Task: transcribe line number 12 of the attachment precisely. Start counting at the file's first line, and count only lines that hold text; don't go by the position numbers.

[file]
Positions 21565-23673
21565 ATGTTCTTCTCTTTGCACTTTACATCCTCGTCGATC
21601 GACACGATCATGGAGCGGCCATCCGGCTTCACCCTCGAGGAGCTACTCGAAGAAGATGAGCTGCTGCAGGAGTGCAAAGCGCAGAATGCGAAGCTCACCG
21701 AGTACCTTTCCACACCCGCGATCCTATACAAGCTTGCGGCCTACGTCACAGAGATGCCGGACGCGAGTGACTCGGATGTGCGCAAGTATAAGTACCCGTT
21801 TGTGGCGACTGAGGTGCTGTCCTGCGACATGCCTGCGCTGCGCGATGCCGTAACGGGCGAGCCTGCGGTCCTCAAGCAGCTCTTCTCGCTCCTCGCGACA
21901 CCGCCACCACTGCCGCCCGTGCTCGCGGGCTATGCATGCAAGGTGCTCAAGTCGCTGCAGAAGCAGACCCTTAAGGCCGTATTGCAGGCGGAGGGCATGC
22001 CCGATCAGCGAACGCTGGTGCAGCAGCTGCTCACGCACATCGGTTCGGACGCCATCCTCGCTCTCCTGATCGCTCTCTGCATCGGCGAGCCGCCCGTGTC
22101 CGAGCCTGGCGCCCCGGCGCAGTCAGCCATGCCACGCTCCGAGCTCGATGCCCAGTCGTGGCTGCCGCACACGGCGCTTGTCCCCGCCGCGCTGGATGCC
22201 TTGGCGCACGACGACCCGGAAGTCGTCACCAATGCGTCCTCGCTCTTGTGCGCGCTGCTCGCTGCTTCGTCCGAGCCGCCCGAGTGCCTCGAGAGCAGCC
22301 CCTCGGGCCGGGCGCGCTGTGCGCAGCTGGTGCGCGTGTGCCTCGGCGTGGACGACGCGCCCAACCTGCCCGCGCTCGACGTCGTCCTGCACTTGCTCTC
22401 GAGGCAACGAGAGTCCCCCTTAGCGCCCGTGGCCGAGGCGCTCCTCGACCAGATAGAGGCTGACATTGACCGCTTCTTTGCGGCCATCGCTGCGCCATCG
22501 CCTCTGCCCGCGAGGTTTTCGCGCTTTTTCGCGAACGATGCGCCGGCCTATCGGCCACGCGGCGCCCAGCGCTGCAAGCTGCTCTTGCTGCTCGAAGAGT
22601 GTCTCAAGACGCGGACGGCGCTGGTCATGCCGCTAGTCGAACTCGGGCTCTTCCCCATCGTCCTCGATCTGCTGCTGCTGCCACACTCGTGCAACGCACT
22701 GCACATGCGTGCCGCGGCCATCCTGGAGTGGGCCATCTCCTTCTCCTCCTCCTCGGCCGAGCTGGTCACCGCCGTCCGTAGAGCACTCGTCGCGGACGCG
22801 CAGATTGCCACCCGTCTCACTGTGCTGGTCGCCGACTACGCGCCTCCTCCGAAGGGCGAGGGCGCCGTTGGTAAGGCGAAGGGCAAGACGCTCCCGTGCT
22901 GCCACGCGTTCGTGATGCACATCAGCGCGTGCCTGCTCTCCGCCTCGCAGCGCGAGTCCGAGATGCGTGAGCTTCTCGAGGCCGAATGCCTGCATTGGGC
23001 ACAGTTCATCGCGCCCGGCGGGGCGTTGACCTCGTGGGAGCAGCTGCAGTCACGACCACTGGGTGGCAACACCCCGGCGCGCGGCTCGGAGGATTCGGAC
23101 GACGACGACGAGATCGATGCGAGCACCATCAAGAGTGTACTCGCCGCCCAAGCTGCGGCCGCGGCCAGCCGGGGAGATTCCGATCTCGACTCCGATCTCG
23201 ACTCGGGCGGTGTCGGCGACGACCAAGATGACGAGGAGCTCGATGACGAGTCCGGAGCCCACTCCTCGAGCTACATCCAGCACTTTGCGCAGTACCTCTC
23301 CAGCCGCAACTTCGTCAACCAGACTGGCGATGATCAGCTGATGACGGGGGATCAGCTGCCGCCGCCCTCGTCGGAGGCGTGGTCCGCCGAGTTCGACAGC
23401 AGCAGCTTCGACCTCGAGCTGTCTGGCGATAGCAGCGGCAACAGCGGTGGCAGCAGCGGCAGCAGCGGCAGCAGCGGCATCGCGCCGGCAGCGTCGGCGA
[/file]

22501 CCTCTGCCCGCGAGGTTTTCGCGCTTTTTCGCGAACGATGCGCCGGCCTATCGGCCACGCGGCGCCCAGCGCTGCAAGCTGCTCTTGCTGCTCGAAGAGT